Chapter 12 in Numbers – the last chapter in this weekly Torah portion, Beh-ha’alotcha, begins with Miriam saying stuff to Aaron about Moses’ wife. Aaron – even as a mere willing listener and without him saying a word – is a full participant in Miriam’s gossip; his responsibility as an enabler to his sister in violating the commandment that prohibits talebearing is even graver than Miriam’s. Why, without his listening in, Miriam would have had no audience and would not be guilty of what the Torah would command in Deuteronomy: ‘’Remember what the Eternal, your God, did to Miriam on the road when you had left Egypt’’.
All that we know of that gossip is that Miriam spoke of ‘’the African – kushit — woman” whom Moses wedded, even as Miriam invokes twice the word ‘’African’’ (or black) in a short verse. It is unlikely that this woman was Tziporah – the mother of Moses’ two sons — of whom we haven’t heard for a very long time, nor did the Torah mention before that she was black. It seems plausible to infer that Tziporah is not around anymore and that the black woman is a new wife, presumably from the multitudes that joined the Israelites on the Exodus and enroute to the Promised Land.
Miriam’s prattle would promptly escalate as Aaron’s joins actively the exchange with his sister, and both siblings accuse Moses of swagger, or of his power-hunger and self-aggrandizing vis-à-vis their own prophetic abilities in comparison to his. In short, both committing a slanderous censure of Moses. Indeed, it was an utter hokum given what was just evinced in the case of Eldad and Meidad (Numbers 11: 24-29), where Moses’ ego played a very low key when he embraced and praised what these two elders of the people did — prophesying within the Israelite camp — heretofore a sole prerogative of Moses alone.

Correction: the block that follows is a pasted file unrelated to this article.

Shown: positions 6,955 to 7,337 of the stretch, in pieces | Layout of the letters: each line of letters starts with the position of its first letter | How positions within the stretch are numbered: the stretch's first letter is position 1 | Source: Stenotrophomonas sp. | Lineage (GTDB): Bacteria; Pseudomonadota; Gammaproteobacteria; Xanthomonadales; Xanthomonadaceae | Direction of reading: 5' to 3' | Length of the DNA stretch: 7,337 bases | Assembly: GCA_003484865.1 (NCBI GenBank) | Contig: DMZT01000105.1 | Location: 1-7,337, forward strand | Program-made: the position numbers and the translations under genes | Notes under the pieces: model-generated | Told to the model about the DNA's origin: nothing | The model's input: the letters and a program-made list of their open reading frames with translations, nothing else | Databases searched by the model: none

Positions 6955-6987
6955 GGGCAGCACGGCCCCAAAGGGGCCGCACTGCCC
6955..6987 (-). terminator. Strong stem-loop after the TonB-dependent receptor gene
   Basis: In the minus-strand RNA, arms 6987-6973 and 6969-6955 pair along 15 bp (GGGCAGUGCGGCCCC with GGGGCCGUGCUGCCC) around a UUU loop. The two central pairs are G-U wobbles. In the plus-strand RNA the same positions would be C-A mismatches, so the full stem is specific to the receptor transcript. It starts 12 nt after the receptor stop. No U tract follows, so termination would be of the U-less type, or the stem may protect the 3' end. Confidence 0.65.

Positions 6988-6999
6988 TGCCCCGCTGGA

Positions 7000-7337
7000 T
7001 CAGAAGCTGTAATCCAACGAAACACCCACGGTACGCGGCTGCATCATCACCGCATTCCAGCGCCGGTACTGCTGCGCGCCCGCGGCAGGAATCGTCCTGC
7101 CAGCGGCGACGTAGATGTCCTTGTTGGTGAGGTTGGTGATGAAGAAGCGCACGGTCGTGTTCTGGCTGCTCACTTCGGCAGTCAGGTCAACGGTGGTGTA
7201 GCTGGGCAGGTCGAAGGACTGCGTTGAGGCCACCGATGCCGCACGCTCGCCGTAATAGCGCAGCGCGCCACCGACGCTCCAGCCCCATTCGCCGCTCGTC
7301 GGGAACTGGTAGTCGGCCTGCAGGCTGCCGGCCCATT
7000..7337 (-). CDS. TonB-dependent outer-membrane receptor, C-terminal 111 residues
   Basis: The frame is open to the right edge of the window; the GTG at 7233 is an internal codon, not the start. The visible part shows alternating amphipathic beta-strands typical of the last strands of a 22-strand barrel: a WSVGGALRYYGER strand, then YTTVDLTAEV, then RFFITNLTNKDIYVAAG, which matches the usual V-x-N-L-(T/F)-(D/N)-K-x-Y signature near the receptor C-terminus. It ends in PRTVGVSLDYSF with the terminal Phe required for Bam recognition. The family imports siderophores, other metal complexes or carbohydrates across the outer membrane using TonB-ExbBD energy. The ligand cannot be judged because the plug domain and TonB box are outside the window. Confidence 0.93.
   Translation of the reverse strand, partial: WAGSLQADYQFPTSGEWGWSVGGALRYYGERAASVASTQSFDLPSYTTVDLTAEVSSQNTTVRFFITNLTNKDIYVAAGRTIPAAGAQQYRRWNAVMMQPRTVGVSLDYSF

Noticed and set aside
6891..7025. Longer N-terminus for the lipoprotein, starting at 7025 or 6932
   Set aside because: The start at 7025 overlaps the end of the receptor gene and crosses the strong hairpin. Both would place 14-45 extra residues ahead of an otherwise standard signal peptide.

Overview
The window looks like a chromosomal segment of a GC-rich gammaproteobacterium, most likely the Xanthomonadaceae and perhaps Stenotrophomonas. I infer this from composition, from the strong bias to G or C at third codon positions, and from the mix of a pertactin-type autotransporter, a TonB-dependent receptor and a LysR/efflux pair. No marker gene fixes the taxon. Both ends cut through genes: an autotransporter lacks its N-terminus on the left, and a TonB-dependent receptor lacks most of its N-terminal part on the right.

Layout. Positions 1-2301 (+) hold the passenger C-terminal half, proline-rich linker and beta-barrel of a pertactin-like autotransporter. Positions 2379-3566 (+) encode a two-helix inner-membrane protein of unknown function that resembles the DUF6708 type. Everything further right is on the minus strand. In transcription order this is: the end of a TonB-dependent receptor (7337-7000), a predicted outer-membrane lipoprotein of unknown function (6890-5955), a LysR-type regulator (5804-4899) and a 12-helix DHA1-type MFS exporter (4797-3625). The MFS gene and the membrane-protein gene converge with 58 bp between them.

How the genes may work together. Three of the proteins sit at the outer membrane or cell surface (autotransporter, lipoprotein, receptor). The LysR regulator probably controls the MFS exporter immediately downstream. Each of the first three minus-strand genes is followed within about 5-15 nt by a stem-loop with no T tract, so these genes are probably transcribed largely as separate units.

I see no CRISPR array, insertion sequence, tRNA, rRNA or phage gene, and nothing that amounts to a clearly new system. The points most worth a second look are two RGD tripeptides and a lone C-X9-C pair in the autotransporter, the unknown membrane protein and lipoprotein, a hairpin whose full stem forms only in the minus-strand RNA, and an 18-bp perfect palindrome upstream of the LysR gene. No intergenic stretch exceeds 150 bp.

Miriam’s comeuppance is manifested in her becoming ‘’blanched as snow’’, perhaps a poetic justice for she who was ticked off by the abundant skin pigmentation of Moses’ new wife. Kind off, if a lot of skin pigmentation was ‘’problematic’’ to you, try out no pigmentation at all and see what your preference might be… It is this affliction that the Torah requires to remember – the punitive result of gossip and defamation that Miriam incurred on the road.
Now, Moses who was unwittingly privy to his siblings’ exchange of barbed remarks about him clammed up in the face of such slighting chatter. The Torah explains: ‘’And the man Moses was exceedingly humble, more than any (other) human who is on the face of the earth.” But such a depiction of Moses’ character is problematic itself; how is it possible that Moses would even agree to have such a praise stated about him, let alone write it himself? Perchance, might it not be possible that somewhere in another part of the world there was a man who was Moses’ equal in humility, even as the Torah had no way of knowing that…?
But the verse in the Hebrew could mean something very different than that which meets the eye, and how much more so in translation. Indeed, what the Torah tells us is that Moses was very humble mikol –‘’from all’’ — and not mikol –‘’more than’’. Namely, Moses’ humility was not grander than all — but it rather stemmed from all — other persons. It was Moses’s awareness and recognition that every human on the face of the earth knew something that he did not know or was able to do what he, Moses, could not do himself. When you realize such a veracity you become very humble indeed!